Amazon and Simon & Schuster agree e-book pricing deal

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Online retailer Amazon has reached a deal with major publisher Simon & Schuster over the pricing of e-books.

Amazon's dominance in the e-book market has brought it into conflict with publishers and authors.

The multi-year agreement with Simon & Schuster gives the publisher, owned by CBS, greater control over pricing.

Amazon has been involved in a high-profile dispute with Hachette, which led to the retailer delaying shipment of some of the publisher's books.

Amazon and Simon & Schuster said their deal, covering both print and digital books, was good for both parties. The exact terms of the agreement were not disclosed.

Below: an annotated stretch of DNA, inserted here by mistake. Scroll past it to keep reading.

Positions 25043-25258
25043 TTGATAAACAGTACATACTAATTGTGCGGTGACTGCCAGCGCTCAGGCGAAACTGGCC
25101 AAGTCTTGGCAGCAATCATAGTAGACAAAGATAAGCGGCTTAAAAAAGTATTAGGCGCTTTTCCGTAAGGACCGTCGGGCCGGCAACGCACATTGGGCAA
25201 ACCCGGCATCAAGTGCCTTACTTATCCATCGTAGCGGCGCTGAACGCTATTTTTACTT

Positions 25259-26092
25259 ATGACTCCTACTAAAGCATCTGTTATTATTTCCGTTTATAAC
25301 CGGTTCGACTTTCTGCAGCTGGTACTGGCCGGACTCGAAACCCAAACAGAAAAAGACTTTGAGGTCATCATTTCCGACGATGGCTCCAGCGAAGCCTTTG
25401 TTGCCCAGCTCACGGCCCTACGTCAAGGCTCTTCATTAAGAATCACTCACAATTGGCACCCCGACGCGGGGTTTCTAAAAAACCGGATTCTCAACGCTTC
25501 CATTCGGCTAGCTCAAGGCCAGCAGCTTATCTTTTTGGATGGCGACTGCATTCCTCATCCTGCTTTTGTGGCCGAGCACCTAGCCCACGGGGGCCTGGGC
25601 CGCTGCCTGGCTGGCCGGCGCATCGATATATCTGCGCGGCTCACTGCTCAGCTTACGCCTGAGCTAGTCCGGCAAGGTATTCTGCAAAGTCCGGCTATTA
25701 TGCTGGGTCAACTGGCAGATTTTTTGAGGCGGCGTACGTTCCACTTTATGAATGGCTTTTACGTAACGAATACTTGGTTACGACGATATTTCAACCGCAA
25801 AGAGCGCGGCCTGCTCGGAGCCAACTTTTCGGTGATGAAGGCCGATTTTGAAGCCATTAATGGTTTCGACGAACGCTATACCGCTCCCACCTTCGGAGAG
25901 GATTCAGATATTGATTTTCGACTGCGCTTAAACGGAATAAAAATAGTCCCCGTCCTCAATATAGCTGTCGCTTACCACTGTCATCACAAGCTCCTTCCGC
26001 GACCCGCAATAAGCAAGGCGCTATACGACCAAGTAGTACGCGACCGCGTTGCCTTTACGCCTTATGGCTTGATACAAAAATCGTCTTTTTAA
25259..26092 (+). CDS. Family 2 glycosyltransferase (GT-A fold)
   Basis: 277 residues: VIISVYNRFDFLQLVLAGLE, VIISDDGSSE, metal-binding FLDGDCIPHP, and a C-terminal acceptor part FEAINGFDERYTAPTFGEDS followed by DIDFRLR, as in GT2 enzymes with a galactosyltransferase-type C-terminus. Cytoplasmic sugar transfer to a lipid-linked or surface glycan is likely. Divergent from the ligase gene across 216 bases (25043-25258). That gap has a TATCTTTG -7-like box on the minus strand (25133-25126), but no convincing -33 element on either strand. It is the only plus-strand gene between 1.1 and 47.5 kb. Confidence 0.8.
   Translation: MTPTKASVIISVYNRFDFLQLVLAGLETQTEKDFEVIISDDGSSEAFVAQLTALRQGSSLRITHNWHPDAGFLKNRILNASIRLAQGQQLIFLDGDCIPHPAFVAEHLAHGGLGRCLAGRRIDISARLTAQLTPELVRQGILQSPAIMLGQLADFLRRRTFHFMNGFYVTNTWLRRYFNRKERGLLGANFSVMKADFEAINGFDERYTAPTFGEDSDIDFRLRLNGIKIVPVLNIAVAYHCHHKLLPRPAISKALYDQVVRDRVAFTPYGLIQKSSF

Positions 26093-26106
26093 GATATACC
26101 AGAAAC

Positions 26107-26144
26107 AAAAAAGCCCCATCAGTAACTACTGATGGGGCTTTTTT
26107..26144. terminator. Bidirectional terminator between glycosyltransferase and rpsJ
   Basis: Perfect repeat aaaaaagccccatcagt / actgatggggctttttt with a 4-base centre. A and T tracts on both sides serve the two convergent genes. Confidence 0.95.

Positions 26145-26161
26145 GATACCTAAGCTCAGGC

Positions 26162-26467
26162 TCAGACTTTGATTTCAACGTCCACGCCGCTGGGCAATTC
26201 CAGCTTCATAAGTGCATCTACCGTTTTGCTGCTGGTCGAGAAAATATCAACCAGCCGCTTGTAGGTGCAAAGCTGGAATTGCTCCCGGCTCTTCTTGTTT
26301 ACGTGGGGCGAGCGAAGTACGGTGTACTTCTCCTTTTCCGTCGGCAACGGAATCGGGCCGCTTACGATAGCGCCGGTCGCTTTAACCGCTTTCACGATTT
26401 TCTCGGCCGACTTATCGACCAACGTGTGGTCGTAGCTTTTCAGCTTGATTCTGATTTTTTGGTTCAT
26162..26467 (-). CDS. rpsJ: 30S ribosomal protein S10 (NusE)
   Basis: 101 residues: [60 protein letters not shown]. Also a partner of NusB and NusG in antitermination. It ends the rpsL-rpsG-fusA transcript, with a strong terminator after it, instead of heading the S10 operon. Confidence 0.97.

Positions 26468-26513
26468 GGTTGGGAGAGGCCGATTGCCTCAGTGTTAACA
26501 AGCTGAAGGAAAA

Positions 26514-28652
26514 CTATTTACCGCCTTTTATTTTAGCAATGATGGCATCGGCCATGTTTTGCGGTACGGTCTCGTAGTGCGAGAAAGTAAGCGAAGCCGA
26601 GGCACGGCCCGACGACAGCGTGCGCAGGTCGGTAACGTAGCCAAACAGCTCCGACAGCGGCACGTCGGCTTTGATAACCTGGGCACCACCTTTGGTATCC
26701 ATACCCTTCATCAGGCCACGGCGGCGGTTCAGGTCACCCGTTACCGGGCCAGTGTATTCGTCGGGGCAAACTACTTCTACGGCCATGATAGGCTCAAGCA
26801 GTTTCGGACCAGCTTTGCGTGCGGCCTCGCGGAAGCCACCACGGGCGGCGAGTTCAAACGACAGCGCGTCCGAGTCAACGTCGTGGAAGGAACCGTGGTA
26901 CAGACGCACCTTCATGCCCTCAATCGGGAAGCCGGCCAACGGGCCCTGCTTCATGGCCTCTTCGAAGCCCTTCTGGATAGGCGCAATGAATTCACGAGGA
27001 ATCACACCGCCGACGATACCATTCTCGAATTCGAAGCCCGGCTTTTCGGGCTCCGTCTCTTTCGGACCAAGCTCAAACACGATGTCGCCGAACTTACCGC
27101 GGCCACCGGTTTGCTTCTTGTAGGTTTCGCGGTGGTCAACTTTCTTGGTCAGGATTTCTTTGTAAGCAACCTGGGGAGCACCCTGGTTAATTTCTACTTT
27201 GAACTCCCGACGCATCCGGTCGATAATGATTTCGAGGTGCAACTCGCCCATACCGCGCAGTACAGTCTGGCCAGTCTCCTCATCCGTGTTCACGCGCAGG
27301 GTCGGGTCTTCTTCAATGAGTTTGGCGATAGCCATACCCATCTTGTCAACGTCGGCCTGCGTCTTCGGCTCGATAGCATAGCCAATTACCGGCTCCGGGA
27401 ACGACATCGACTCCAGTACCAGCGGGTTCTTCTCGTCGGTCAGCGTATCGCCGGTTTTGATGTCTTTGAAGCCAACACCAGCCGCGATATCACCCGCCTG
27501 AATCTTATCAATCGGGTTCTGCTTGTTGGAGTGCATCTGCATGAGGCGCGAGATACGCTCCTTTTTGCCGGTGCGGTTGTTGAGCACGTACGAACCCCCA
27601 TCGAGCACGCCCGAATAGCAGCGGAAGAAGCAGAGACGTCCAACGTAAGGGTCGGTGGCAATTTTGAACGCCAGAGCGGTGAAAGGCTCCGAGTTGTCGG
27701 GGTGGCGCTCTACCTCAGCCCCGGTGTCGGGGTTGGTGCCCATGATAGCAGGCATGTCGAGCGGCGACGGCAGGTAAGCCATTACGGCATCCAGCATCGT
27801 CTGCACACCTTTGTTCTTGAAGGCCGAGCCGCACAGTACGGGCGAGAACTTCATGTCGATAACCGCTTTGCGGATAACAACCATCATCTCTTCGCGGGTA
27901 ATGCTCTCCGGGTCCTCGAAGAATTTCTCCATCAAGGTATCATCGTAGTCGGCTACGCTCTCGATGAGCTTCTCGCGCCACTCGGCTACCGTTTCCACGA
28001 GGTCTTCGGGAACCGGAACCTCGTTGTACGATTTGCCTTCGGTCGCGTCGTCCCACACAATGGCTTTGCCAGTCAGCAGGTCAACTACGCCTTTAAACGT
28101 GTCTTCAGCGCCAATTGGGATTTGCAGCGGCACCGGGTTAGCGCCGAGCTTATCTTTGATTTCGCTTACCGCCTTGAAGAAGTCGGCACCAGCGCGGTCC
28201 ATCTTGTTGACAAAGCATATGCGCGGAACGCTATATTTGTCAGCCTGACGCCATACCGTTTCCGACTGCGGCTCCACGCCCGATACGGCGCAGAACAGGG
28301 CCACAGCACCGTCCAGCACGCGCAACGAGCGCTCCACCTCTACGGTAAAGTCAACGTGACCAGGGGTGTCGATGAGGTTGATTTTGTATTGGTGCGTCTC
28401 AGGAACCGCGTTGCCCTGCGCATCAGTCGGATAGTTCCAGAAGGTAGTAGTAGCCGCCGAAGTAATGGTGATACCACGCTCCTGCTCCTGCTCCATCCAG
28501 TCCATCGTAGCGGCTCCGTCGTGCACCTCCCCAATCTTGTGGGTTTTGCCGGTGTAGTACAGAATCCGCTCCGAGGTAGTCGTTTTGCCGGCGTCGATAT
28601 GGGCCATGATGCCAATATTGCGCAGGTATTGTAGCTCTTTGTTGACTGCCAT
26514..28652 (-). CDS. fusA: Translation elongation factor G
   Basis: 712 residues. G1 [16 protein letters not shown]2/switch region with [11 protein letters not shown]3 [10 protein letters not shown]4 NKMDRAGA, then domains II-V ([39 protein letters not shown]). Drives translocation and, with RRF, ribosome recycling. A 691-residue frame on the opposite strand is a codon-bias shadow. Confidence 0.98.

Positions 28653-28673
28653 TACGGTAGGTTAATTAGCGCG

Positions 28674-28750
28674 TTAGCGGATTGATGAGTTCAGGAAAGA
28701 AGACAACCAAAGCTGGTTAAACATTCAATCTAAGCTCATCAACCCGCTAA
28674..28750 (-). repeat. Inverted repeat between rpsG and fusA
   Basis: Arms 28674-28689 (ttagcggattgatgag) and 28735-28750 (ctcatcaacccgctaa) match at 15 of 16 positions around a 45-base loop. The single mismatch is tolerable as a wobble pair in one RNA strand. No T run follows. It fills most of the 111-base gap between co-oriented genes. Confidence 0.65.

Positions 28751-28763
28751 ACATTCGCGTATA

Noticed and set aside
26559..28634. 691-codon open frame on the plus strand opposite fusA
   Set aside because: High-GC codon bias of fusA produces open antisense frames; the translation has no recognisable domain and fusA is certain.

Amazon said the deal "creates a financial incentive for Simon & Schuster to deliver lower prices for readers".

Simon & Schuster sent a letter to its authors and their agents, calling the deal "economically advantageous".

The letter said: "Our new deal assures that your books will be continuously available for sale at this major retailer through this year's holiday book buying season and well beyond."

Amazon, which sell about two-thirds of e-books in the US, has argued that prices should be about $9.99 or less. Some publishers and authors, including best-selling writers such as Donna Tartt and Lee Child, say this price is not economically sustainable.

Simon & Schuster and Hachette have been negotiating new deals with Amazon because they were among five publishers sued by the US Justice Department in 2012 for alleged price fixing. All the publishers settled out of court.

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